The Menopause and Incontinence

There are many perks with getting older. The life experience you gather often gives you a good sense of self-belief and what’s really important in life. Maybe you have grown-up children and time to do all of the things you put aside during the years with small children or the hectic beginning-of-a-career stage? Menopause doesn’t have to stand in your way from doing what you love – but there are a couple of things that can be useful to know about during this new period in life.
Most people have heard about common symptoms of menopause, but a topic that is less discussed is how menopause can affect the urinary tract and bladder. In this article we will go through just that along with a couple of treatment options that can be helpful, and ease some of the changes in your body.

The symptoms of menopause

Going through the menopause, you probably know about the hot flushes and possible mood swings. But did you know that there are indications that the menopause might also affect your ability to hold back urine leaks? 
 
In particular, there’s a reduction in the quantity of oestrogen in the genital and lower urinary tract area and this can cause the vaginal and urinary tract tissue to become drier, thinner and less elastic. Pelvic floor muscle degenerate when they are not stimulated by oestrogen. Generally, combinations of age, childbirth, bodyweight and hormonal factors can increase the risk of problems with urinary incontinence or urgency feelings.
 
Read more about menopause and incontinence

How do changing oestrogren levels cause incontinence

The amount of oestrogen varies throughout life, but low levels are typically seen in young girls and women approaching menopause. Oestrogen affects many organs and parts of the body, like the brain, skeleton, uterus, and vagina. It might also be one of the reasons why many women experience incontinence during this period of life. Science hasn’t proved exactly why incontinence during menopause happens, but a valid guess is that it’s due to the lowered levels of oestrogen which can affect the urinary tract and pelvic floor muscles.

Decreased oestrogen levels can cause the following effects:

1. Loss of tissue condition 
Vaginal and urinary tract tissue can become drier, thinner and less elastic (pelvic floor muscles degenerate when they are not stimulated by oestrogen). Generally, combinations of age, childbirth, bodyweight and hormonal factors can lead to this condition and increase the risk of problems with urinary incontinence or urgency feelings.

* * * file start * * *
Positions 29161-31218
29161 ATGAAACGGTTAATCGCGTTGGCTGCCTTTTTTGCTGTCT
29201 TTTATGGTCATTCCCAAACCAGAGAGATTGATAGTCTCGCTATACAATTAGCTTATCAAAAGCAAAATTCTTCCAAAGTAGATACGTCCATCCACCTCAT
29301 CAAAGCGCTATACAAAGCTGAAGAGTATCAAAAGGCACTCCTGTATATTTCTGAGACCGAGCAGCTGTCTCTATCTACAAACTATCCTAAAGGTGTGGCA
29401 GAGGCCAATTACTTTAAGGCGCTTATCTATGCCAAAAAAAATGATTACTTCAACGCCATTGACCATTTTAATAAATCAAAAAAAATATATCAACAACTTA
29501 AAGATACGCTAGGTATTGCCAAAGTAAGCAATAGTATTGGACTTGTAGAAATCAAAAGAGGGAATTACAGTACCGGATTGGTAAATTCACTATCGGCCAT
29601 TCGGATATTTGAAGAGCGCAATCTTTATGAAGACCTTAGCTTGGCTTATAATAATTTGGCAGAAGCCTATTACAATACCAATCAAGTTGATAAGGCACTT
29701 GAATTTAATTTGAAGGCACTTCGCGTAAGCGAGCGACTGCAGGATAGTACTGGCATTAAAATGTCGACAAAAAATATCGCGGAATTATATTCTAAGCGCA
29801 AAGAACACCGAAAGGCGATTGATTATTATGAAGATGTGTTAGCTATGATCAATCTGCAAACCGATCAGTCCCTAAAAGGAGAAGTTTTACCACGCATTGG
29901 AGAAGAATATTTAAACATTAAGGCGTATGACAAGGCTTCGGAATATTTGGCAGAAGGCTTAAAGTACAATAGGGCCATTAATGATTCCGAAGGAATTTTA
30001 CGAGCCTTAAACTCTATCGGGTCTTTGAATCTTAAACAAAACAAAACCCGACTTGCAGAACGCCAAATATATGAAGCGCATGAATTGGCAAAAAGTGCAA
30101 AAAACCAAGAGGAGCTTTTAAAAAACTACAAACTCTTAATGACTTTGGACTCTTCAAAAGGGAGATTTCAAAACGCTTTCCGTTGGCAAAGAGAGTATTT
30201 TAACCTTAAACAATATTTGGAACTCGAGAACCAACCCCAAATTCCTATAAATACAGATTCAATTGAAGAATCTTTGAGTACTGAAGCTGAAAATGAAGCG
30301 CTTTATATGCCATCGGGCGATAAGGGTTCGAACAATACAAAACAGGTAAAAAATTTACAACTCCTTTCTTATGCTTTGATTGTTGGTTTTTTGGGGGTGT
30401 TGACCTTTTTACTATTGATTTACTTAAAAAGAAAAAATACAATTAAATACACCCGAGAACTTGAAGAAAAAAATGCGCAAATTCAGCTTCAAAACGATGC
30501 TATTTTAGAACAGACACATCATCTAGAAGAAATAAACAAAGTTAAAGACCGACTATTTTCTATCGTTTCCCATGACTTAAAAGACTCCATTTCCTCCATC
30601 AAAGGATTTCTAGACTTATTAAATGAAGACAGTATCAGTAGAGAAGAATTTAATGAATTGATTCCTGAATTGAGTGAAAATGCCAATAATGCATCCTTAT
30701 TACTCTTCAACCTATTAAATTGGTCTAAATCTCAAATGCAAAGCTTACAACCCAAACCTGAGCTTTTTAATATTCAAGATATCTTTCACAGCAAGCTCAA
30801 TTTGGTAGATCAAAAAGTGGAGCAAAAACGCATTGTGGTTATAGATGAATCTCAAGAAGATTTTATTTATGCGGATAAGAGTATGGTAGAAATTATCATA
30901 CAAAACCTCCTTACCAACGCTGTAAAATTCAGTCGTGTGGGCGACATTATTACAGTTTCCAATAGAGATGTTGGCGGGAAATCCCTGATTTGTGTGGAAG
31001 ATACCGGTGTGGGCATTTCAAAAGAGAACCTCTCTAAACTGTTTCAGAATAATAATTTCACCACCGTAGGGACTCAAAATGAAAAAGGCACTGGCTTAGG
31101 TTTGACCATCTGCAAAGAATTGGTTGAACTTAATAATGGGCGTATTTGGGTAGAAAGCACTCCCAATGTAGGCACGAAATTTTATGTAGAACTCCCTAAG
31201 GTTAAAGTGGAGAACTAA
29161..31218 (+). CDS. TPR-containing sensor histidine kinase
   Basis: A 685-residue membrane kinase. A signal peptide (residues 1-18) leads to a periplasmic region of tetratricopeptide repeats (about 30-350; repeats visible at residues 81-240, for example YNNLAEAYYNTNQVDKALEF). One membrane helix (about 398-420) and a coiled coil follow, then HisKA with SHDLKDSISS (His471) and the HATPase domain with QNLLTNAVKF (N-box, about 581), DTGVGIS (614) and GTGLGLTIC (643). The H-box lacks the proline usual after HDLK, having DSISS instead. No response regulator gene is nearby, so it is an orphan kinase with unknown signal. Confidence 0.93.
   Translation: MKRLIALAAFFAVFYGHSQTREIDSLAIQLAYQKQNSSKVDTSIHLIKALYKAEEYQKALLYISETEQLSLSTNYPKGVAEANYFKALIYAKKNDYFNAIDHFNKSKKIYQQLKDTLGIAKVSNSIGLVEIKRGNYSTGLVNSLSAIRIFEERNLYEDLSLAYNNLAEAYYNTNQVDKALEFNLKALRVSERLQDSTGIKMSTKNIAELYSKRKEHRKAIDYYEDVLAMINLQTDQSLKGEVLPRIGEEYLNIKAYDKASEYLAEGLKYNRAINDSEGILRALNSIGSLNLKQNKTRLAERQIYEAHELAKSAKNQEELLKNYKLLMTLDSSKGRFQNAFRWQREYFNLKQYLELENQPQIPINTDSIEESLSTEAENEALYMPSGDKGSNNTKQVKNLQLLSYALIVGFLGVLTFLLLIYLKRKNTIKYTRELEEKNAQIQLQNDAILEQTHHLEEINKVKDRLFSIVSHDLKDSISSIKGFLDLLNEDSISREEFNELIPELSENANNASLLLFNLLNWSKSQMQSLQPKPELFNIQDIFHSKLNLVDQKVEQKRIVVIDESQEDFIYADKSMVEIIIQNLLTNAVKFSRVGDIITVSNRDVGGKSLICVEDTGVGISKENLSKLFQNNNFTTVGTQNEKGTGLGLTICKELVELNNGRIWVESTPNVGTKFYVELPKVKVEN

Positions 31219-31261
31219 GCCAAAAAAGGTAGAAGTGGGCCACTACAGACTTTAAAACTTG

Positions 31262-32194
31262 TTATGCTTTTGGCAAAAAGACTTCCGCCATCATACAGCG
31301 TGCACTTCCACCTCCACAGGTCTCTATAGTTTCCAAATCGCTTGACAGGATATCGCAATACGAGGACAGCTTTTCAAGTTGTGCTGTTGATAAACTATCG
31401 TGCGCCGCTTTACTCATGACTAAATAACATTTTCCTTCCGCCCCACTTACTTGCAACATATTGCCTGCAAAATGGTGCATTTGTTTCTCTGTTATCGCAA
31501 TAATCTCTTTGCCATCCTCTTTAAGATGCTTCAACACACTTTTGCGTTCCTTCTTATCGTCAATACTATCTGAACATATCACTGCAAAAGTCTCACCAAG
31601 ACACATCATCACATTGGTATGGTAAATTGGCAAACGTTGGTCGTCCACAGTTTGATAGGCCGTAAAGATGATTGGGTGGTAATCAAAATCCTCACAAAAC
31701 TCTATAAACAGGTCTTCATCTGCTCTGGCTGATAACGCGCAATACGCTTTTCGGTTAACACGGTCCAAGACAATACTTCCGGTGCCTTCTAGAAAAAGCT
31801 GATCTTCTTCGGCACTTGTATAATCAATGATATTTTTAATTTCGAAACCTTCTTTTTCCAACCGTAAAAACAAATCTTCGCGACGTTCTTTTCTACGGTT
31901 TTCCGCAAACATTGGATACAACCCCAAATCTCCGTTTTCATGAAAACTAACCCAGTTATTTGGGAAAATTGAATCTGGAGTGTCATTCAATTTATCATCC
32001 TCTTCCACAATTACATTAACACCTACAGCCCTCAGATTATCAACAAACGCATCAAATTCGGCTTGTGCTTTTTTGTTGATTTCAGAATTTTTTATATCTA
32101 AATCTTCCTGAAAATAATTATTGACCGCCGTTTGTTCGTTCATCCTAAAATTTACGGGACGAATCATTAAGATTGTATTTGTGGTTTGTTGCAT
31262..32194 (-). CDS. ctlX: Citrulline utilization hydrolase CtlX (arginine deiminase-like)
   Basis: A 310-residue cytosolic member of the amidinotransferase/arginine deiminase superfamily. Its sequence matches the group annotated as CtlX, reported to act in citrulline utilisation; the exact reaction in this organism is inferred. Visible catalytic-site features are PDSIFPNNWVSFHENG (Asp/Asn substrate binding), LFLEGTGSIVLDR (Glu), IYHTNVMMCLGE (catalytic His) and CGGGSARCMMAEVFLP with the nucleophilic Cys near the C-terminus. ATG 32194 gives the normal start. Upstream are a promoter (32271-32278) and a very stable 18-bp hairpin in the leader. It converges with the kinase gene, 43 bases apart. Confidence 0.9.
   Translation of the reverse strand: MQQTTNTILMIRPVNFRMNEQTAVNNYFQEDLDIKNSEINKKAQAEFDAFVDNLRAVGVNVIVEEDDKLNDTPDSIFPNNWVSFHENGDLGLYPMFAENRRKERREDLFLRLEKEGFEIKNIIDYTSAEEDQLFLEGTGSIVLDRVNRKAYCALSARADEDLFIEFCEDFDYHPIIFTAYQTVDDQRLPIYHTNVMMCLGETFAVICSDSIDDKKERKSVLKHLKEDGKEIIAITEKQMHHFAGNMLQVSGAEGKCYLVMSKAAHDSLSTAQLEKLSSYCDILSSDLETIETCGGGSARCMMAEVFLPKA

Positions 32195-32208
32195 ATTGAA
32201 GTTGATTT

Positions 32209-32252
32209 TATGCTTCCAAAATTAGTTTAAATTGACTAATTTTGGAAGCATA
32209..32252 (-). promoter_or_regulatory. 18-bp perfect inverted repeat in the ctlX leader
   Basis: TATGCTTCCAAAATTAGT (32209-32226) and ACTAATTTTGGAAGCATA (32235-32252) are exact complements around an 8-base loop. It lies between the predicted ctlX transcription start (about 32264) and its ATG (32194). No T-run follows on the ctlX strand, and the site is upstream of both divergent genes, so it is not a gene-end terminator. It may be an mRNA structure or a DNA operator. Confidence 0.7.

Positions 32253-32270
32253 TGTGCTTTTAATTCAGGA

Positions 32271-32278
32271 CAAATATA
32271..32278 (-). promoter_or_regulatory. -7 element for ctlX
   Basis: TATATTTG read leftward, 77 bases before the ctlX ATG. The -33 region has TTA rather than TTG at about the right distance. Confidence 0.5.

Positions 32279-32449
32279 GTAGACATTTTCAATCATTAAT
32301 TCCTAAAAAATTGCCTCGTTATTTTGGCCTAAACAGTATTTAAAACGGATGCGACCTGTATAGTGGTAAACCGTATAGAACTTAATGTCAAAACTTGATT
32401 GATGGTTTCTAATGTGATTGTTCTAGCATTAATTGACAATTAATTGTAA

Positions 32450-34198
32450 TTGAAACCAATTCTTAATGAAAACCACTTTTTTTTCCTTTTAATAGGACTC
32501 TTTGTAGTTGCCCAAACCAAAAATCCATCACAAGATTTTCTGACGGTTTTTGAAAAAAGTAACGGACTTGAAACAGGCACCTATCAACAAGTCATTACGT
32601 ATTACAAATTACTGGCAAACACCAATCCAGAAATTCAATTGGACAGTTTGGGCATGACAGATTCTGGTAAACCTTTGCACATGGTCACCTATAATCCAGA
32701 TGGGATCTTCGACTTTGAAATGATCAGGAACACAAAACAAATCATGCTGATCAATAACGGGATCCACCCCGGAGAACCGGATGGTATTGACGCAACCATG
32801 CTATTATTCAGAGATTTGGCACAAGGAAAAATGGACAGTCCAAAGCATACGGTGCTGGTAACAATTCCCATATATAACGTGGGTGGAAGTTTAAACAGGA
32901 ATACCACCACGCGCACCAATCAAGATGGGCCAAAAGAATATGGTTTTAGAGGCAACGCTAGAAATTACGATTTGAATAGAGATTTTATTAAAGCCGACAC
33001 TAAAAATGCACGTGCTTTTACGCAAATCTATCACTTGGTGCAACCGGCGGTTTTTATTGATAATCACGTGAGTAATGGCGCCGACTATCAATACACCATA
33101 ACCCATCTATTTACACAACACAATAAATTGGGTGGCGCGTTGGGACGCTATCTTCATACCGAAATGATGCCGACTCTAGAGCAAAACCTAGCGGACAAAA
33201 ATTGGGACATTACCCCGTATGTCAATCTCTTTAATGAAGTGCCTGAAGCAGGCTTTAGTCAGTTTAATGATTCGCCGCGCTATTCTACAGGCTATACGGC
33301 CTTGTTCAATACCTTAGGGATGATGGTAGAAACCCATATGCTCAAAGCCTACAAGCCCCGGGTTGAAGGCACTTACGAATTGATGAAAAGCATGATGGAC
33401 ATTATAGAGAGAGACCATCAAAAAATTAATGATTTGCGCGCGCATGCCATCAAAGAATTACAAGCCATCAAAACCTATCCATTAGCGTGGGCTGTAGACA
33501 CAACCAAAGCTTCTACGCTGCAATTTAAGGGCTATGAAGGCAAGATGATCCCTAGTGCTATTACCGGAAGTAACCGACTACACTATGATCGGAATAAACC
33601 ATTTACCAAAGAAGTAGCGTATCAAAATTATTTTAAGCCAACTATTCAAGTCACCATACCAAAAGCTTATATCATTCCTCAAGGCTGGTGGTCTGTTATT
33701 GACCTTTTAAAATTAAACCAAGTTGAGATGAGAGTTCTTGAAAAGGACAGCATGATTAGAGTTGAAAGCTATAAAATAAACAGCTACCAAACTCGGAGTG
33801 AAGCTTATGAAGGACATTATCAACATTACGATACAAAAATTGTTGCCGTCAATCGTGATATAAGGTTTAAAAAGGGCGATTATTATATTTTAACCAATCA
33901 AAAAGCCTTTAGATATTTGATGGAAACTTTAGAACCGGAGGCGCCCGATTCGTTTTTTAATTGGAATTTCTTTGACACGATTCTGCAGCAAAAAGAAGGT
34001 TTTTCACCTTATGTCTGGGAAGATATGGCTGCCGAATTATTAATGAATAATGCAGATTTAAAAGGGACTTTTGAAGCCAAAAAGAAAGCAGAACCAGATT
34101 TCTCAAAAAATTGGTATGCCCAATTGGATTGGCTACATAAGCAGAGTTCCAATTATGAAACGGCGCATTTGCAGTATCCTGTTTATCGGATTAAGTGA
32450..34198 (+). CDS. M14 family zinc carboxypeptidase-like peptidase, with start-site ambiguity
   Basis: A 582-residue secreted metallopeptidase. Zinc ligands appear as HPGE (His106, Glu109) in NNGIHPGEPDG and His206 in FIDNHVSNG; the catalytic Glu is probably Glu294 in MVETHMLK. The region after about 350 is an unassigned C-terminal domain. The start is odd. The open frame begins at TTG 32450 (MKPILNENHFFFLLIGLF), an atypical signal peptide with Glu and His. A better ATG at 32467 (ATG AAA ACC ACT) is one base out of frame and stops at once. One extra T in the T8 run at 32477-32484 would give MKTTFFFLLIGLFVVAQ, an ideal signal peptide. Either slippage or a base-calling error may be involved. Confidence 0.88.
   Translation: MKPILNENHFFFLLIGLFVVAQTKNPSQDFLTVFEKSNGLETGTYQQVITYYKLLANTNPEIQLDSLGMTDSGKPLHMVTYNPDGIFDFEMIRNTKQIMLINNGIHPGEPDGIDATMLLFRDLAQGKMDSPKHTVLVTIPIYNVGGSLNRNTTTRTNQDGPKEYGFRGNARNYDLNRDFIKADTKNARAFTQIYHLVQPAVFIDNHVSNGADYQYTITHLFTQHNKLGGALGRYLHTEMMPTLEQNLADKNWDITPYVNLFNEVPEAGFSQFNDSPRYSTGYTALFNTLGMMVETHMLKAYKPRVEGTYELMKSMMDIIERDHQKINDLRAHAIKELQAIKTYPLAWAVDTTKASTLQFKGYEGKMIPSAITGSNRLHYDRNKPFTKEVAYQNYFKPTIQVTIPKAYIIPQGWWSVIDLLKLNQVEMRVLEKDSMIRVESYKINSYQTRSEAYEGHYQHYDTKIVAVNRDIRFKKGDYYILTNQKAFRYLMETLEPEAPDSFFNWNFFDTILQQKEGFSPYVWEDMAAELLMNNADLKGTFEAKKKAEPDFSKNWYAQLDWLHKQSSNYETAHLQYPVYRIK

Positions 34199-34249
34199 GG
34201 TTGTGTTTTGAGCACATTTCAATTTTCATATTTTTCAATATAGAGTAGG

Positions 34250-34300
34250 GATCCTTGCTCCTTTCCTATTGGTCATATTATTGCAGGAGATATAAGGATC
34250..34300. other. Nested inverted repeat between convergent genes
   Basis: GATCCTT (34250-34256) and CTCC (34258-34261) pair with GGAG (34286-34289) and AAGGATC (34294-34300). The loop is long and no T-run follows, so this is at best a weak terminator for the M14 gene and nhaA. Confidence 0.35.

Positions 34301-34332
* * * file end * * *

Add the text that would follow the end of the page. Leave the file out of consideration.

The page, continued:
2. Change in pH-environment 
Lactobacilli bacteria normally present in the urinary tract create a low pH environment which protects against infection. With age, the level of lactobacilli bacteria is lowered and so does the mucus production. Levels of pH can rise and the mucosa gets drier. This increases the risk of a urinary tract infection since the bacteria find it easier to attach and thrive. Infection (UTI) is also a risk for urinary incontinence. 

You can read more about urinary tract infections here.

How to treat menopause and incontinence

Oestrogen treatment

Oestrogen treatment in the form of creams and vaginal suppositories is one way to manage symptoms, as these treatments provide increased delivery of blood to the tissue. Locally administrated oestrogen adds moisture, making the mucous membranes of the vagina and urinary tract thicker, more acidic and less delicate. It improves the mucus defense against infections which is also reducing the risk of irritation and urinary tract infection. In contrast, oestrogen administrated as pills might worsen urinary incontinence

Pelvic floor muscle training 

Since your pelvic floor muscles are important to improve bladder and bowel control and prevent leaks it is essential to keep up the strength in this muscle group. Add Kegel exercises to your daily routine. A few minutes of pelvic floor training a day can lessen the risk for leaks or even make them go away entirely. 

 

If you feel that you need more help and support with your symptoms during menopause, don’t hesitate to contact a professional. There is help available. Then continue learning, read our guide on how to deal with leaks during the menopause.